The Witch of Bardobay

I was once told of a beautiful maiden, a witch, who lived in the sleepy farming village of Bardobay. Now, once they had been a fishing village. But very quickly after her presence was known, did everything from lowly shrubs to herbs grow healthy and big…and so the people of Bardobay became farmers. And this witch made her home in the fields.

This story is different from most, because this witch was not rendered so powerful by hatred, anger, or grief – but love.

She loved the world she lived in, her surroundings; her respect and admiration grew so until she reached the point where even the mother felt the connection, and began to return it. Never had one of her children been so close to her. Where the gold haired witch ran through the fields, they grew fantastically. Stalks higher than a man! And never were plagues problem. To these fields, none of the customary pests flocked, not to these verdant feasts – because she offered the creatures instead her own home, her own food.

Every villager appreciated the witch, and the security having such an earth witch meant. Every mother sent to the witch food – bread baked fresh, and dishes made from surplus harvest. Fantastic meals the like of which none in Bardobay had conceived before the witch. Every child was busy vying for the honor of brining these meals to her. For the witch was a blessing upon the village, and sang sweetest to the children.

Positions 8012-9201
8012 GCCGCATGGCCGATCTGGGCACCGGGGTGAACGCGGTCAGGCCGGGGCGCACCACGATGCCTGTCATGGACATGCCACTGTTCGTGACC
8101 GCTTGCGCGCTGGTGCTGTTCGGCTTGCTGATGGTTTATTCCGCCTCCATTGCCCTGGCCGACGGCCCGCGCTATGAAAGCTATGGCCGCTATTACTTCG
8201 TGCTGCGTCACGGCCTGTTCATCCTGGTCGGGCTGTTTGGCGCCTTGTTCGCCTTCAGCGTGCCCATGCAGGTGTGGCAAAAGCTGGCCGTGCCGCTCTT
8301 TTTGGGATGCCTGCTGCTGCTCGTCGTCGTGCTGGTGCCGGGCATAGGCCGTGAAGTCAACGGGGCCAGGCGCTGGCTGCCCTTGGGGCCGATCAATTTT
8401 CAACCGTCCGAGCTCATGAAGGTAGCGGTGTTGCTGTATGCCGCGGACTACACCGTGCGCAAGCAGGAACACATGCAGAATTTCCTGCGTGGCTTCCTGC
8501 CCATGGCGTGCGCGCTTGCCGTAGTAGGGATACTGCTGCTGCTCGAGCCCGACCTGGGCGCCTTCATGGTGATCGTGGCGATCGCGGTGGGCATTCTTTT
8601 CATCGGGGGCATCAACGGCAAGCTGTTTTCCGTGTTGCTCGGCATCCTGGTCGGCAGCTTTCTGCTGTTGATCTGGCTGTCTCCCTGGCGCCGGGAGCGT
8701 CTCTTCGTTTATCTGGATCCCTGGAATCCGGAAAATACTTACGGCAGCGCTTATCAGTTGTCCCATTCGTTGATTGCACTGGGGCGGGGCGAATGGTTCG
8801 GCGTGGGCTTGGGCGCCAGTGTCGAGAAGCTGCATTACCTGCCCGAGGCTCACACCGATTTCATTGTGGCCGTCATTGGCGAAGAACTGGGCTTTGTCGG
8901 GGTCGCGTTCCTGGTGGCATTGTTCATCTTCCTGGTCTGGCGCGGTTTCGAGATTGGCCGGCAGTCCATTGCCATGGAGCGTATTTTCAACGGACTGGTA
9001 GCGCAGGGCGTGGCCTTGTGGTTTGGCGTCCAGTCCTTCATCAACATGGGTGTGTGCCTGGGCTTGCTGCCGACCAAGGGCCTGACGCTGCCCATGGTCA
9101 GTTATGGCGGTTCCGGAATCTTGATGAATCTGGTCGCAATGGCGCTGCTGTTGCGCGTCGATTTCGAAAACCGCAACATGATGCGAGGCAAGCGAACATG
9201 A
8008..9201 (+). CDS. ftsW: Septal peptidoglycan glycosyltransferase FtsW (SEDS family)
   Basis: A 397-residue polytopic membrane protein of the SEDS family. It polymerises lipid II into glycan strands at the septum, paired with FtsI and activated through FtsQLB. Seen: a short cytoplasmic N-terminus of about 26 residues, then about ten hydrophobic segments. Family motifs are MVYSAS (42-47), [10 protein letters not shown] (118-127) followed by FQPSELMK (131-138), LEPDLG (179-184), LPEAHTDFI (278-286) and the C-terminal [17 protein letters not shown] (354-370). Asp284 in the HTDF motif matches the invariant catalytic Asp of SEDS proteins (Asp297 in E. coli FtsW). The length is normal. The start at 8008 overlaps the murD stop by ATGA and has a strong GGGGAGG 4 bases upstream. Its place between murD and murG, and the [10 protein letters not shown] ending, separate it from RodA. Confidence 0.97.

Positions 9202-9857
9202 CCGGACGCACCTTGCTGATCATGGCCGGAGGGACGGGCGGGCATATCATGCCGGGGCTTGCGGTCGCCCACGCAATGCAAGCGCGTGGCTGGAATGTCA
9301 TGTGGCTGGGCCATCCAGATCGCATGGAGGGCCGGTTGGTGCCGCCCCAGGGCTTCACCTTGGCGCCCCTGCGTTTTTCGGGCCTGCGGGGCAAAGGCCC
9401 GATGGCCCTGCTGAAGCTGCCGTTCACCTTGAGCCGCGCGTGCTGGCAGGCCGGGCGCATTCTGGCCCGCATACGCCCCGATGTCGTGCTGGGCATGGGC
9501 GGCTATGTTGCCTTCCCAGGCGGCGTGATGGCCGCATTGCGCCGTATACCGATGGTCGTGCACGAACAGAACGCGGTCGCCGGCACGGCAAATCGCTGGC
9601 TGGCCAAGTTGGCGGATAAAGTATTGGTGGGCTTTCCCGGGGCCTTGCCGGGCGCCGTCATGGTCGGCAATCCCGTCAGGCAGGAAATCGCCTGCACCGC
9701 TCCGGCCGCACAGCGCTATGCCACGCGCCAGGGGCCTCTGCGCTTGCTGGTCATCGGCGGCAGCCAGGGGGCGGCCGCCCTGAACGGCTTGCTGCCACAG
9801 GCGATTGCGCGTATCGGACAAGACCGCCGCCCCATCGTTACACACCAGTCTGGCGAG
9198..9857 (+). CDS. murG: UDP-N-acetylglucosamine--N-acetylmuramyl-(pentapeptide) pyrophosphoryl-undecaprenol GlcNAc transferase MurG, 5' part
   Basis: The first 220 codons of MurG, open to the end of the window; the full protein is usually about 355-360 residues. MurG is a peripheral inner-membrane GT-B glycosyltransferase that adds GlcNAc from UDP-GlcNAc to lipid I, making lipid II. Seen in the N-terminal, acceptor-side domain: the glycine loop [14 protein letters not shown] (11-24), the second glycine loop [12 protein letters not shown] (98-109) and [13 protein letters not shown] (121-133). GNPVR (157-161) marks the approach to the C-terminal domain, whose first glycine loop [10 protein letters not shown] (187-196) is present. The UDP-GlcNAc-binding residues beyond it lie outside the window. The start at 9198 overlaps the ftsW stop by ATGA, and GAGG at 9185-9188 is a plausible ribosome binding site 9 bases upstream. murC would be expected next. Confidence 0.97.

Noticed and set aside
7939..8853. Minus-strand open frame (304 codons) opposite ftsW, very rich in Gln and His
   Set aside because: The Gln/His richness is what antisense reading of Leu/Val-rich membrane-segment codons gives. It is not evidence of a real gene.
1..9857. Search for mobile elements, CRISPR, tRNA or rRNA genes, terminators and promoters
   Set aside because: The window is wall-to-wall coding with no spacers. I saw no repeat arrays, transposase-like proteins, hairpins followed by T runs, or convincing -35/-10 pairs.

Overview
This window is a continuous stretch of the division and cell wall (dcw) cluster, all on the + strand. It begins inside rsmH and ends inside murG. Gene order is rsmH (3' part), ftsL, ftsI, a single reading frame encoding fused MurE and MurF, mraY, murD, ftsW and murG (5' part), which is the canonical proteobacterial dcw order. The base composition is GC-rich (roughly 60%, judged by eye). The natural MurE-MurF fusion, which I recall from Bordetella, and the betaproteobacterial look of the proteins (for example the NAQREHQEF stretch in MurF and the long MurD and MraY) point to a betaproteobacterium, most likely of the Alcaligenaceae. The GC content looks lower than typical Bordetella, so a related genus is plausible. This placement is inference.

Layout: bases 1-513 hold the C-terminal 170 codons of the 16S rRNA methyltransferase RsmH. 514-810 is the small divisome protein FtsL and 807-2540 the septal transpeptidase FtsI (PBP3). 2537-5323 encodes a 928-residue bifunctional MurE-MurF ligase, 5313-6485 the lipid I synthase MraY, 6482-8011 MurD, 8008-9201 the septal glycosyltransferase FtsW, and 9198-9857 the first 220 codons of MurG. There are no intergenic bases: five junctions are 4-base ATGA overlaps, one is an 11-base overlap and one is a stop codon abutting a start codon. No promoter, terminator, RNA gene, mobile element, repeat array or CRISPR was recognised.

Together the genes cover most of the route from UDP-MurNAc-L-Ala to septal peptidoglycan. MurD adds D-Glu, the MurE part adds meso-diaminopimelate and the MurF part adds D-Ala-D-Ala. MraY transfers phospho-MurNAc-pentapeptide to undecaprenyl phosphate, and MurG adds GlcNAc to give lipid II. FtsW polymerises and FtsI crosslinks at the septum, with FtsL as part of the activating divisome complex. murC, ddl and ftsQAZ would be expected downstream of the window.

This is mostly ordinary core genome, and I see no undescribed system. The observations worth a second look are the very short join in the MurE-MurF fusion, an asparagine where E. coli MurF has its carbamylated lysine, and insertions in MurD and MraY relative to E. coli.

Young maidens all spent some time in the make of clothes for the witch, when none where needed for the family. They made basic one layer shifts and skirts, though every one was of the softest cotton, donated happily. Romping through the oft muddy fields ruined anything the witch wore fast.

More and more of the men in the village began to farm, abandoning their docks, and little dinghies. Rapidly, then, little Bardobay was noticed. By merchants first, who took in the extraordinary quality of the harvests with greedy glances. Then, the king's men noticed most, and began to take their supplies greatly from little Bardobay, once a fishing town. Finally, it came to the king's attention.

All sent men seeking the secret, but none prevailed. There was no secret, and none would believe that the case. None would believe that it was a lowly earth witch who brought about this fortune.

Sleepy little Bardobay flooded with honest workers from other towns; second and third sons with no other prospects. The village women were rapidly taken and enamored with these strange men, and began to spend more time being courted than worrying about the beautiful witch. "Another will not have found a man, and will worry about the witch," they would say to themselves as they saw all of their sisters at the dances.

Merchants came and made the villagers rich, and servants rapidly followed to the once-humble town. Children were born to richness, raised in Bardobay's reputation, and knew nothing of hardship. Families once dearest of friends, were driven apart by jealousy and suspicious speculation of their neighbors.

Tiny infractions and arguments began to devolve to fists and swords more often.